Deep down under, inside the earth

Scientists will set out this week to drill a hole into the Indian Ocean floor to try to get below the Earth’s crust for the first time. They want to sample rock from the planet’s mantle — its deep interior. In the process, the researchers hope to check their assumptions about the materials from which the crust itself is made.

It will probably take several years to drop the full 5 to 5.5 km, says co-team leader, Prof Chris MacLeod. This is in addition to the 700m of water between the drilling ship, the Joides Resolution (JR), and the seabed. “In total, we think it will take three expeditions,” the Cardiff University geologist told BBC News. “The science is approved and we have funding for this initial two-month investigation. But we will need to come back and we may not complete the task until the 2020s.” There have been several attempts to drill into the mantle, but none has yet succeeded.

This latest effort may fare better, however, because faulting and erosion have already thinned the crust at the targeted drill site, known as Atlantis Bank on the South West Indian Ridge of the Indian Ocean. The project, which is running under the auspices of the International Ocean Discovery Program (IODP), would give scientists access ultimately to fresh, unaltered peridotite — the rock, rich in olivine minerals, that, because of the size of the mantle, makes up the bulk material of the planet’s interior.

This is a worthwhile goal in itself. But as they sink deeper and deeper, the researchers want also to test current models for how the crust is constructed and constituted. In particular, Prof Chris is keen to probe the so-called Moho boundary. This is the famous “discontinuity” where seismic waves from earthquakes abruptly change speed.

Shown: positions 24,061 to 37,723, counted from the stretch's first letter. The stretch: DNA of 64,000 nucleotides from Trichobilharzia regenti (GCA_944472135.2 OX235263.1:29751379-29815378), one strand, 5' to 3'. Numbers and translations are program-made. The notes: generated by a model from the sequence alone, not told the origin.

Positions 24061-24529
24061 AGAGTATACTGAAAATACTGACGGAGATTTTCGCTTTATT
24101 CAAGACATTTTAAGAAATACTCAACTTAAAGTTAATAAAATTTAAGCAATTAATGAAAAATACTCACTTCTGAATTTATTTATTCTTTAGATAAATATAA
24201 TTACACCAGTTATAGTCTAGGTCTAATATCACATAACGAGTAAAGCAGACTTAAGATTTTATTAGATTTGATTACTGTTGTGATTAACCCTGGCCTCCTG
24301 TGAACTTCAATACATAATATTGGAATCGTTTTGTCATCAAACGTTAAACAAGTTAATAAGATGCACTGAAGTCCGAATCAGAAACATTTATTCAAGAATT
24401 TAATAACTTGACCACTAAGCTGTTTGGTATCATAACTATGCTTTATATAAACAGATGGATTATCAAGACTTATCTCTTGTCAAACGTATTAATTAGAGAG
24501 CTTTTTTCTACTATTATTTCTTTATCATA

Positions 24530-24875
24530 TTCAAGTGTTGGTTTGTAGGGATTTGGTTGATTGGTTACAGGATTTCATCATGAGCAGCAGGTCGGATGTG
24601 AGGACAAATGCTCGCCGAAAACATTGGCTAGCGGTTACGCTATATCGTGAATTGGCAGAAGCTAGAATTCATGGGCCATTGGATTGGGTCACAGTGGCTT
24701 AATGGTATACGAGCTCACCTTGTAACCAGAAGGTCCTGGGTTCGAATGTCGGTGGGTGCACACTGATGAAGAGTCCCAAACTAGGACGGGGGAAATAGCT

The textbook explanation is that the Moho draws the line between the crust and the mantle: a demarcation between familiar igneous surface rocks — such as granites, basalts and gabbros — and those of the interior peridotites. But Prof MacLeod suspects the discontinuity could also describe in places the depth to which water has managed to penetrate into the peridotites to produce a different type of rock known as serpentinite.

Given that the seismic signature of this material is essentially the same as crustal igneous rocks, there is no way of telling — other than to drill and sample everything between the seabed and the top few hundred metres of unadulterated mantle. If proven correct, the more sophisticated Moho description would have a number of far-reaching consequences for our understanding of how the planet is put together.

For a start, it would mean the igneous ocean crust is far more variable in thickness and in structure than previously recognised. “The Moho is pretty uniform everywhere across the ocean basins, and because of that everyone has assumed that the ocean crust is very uniform and therefore, by inference, very simple,” explained Prof Chris.

“But if we’re right here, it changes the game completely. If the Moho seismic boundary is actually an alteration boundary from water penetration into the mantle, it means we know a lot less about the ocean crust than we did.” And it might also say something really quite profound about life on Earth, because the process of making serpentinites (serpentinisation) is a huge draw for microbes.

The hydrogen and methane produced as the peridotites’ olivine minerals are altered in contact with water and can be metabolised by single-celled organisms. If serpentinite is shown to be more extensive than current models accept, then it means assessments of the scale of the biology occurring inside the Earth has also been greatly underestimated. “If there’s far more serpentinite down there, goodness knows how much of it has microbes in it,” said Prof Chris.

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